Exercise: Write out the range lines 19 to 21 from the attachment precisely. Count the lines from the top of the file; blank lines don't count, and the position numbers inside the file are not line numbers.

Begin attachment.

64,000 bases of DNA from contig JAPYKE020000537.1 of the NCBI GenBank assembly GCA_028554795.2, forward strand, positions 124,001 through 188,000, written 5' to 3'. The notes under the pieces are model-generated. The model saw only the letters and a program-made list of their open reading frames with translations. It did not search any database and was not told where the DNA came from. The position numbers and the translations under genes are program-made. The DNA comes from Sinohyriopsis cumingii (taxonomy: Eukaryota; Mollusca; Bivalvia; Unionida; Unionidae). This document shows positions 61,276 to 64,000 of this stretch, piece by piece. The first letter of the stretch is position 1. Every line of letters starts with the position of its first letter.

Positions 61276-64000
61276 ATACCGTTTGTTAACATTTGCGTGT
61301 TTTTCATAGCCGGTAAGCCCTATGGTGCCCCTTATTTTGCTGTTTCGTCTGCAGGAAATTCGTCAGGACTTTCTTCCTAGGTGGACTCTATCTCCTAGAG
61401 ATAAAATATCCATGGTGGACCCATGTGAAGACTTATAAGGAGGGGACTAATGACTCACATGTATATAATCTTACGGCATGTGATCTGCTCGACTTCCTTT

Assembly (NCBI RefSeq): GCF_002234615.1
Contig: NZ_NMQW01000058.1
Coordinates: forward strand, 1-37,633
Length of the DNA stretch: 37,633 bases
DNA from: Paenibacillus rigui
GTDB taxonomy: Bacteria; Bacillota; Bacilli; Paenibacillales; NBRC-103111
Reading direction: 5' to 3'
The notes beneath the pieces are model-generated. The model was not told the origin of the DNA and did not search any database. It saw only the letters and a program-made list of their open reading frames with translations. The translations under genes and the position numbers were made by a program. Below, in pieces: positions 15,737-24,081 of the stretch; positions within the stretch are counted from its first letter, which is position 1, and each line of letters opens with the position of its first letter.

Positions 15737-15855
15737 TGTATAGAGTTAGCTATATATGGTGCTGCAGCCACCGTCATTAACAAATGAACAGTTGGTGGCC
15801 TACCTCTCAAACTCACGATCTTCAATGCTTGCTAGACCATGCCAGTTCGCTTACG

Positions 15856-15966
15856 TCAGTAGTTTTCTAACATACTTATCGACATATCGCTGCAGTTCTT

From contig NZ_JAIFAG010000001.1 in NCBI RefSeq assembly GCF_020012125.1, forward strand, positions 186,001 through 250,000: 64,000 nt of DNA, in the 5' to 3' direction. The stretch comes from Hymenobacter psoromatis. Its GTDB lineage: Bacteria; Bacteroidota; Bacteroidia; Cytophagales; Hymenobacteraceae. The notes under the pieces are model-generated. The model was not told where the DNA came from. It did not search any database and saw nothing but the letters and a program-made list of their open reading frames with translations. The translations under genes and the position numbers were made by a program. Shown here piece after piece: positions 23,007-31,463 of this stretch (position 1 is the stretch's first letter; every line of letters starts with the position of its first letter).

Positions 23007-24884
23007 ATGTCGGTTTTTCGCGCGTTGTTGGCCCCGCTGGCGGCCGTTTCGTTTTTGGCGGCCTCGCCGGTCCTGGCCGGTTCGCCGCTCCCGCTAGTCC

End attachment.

From contig NZ_JAIFAG010000001.1 in NCBI RefSeq assembly GCF_020012125.1, forward strand, positions 186,001 through 250,000: 64,000 nt of DNA, in the 5' to 3' direction. The stretch comes from Hymenobacter psoromatis. Its GTDB lineage: Bacteria; Bacteroidota; Bacteroidia; Cytophagales; Hymenobacteraceae. The notes under the pieces are model-generated. The model was not told where the DNA came from. It did not search any database and saw nothing but the letters and a program-made list of their open reading frames with translations. The translations under genes and the position numbers were made by a program. Shown here piece after piece: positions 23,007-31,463 of this stretch (position 1 is the stretch's first letter; every line of letters starts with the position of its first letter).

Positions 23007-24884
23007 ATGTCGGTTTTTCGCGCGTTGTTGGCCCCGCTGGCGGCCGTTTCGTTTTTGGCGGCCTCGCCGGTCCTGGCCGGTTCGCCGCTCCCGCTAGTCC